Dan Wriggins – Mr. Chill

Release date: March 12th

Record label: Orindal

Genre: Alt-country

Formats: Cassette, digital

Pull track: Mr. Chill

Dan Wriggins has gained modest notoriety as the lead singer for the Philadelphia “ambient country” group Friendship, who have made three strong albums over the past half-decade. The five-song Mr. Chill EP is Wriggins’ first solo release, and it’s drawn from the same recording sessions as his single “Dent / The Diner” earlier this year. Mr. Chill is not too far from his work with Friendship—that is, it continues the minimalist twang the band explored on 2019’s Dreamin’, and Wriggins’ distinctive warble is as front and center as ever. If anything, the EP is even sparser than his band. There’s no bass on the record, which means a good portion of Mr. Chill is filled out instrumentally by only Wriggins’ acoustic guitar and fellow Friendship member Michael Cormier’s steady drumming, with occasional organ and piano stabs, also by Wriggins.

“All Things Being Equal” is a classic Friendship-style number, with Wriggins stretching out his vocals for emotion and ample use of empty space to let the words hang out in the open. “Season” is even better, treading into darker territory and opting for “cold” rather than “chill”. Wriggins’ writing is as strong as it’s ever been, turning out several memorable lines over the EP’s 17 minutes. “I can tell you stuff I can’t tell anyone else / Because you don’t threaten to help” from the title track cuts like a knife, and “Everything’s a clue to a green detective” is a hell of a thesis from “Yellow Bricks”. The best example, however, is in “Lucinda on June Bug”. That’s Lucinda Williams—Wriggins explains that the titular phrase is meant to be read in “the way an egghead might say ‘Tolstoy on morality’ or something”. It’s a roundabout way to write about taking comfort in one’s favorite records in a personal rough patch (“Prince on crying doves” also gets a mention). The song then sums everything up with a take on a famous George Bush quote (“Read my salty lips: no new love”), and if that’s not an indication of the quality of songcraft here, I’m not sure what is. (Bandcamp link)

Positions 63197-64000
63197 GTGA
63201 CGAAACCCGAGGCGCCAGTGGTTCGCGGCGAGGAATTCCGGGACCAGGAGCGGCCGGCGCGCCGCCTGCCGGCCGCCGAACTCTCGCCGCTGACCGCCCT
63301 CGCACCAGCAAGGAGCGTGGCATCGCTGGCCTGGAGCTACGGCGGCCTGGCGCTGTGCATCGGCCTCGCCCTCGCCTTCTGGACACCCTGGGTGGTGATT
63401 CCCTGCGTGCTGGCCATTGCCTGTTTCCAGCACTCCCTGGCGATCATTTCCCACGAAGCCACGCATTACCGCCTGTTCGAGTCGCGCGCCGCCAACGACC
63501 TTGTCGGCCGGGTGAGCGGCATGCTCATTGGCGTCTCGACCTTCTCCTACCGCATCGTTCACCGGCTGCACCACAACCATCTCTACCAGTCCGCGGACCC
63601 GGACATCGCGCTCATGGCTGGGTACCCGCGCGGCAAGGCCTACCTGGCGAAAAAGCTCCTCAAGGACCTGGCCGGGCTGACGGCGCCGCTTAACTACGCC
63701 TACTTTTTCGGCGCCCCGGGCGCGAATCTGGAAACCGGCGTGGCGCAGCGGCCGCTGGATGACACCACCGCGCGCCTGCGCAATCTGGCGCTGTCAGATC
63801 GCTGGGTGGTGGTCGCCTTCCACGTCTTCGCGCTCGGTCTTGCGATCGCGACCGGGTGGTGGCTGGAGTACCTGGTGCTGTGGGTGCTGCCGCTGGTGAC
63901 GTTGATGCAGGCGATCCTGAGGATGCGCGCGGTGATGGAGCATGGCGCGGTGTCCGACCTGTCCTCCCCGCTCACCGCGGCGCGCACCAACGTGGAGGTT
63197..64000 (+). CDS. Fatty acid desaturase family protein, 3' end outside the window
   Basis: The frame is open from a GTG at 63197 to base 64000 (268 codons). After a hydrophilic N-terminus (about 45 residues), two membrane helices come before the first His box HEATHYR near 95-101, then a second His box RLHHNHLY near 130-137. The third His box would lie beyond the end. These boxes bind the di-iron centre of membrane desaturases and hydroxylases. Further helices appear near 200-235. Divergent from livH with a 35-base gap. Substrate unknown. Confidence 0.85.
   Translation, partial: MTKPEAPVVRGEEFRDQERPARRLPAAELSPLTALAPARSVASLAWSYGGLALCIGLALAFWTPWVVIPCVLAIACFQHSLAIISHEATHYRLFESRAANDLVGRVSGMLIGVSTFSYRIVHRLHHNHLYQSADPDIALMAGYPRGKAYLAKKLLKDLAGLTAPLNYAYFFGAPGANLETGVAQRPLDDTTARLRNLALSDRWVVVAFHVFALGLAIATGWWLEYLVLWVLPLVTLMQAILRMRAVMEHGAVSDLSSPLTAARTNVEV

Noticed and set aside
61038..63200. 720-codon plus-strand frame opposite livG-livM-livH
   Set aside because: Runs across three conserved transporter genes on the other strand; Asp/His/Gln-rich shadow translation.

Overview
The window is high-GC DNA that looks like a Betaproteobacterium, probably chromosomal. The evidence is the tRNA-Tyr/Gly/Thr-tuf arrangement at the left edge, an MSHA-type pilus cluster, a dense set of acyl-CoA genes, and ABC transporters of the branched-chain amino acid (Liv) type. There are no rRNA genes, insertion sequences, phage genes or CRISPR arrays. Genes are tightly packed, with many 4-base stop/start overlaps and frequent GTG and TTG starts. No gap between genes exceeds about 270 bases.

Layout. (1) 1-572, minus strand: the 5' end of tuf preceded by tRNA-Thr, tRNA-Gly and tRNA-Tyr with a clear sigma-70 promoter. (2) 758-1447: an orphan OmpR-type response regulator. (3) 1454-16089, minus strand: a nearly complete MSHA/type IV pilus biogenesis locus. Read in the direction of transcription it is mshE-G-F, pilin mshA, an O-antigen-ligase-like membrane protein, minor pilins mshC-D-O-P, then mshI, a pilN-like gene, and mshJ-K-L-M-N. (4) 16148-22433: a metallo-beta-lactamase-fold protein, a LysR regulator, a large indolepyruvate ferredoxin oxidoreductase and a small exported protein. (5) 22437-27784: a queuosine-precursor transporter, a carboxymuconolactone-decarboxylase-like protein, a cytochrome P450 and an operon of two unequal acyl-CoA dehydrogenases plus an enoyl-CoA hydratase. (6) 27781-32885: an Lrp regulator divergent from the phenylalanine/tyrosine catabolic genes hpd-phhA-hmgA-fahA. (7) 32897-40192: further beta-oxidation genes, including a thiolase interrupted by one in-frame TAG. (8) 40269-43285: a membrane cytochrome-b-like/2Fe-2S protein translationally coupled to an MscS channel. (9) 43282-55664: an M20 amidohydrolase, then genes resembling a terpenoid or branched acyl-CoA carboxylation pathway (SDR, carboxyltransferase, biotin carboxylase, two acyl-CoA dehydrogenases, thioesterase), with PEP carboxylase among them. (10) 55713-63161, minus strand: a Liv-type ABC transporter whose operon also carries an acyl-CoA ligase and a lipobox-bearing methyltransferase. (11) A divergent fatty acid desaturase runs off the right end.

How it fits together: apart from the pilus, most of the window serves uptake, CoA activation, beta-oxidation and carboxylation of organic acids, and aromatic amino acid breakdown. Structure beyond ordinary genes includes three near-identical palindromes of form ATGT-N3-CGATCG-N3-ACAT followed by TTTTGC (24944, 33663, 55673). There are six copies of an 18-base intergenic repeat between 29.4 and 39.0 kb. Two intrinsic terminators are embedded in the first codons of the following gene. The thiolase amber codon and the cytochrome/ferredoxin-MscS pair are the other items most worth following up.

En Garde – Debtors

Release date: March 19th

Record label: Count Your Lucky Stars

Genre: Post-hardcore, emo, math rock

Formats: Cassette, digital

Pull track: Our Hands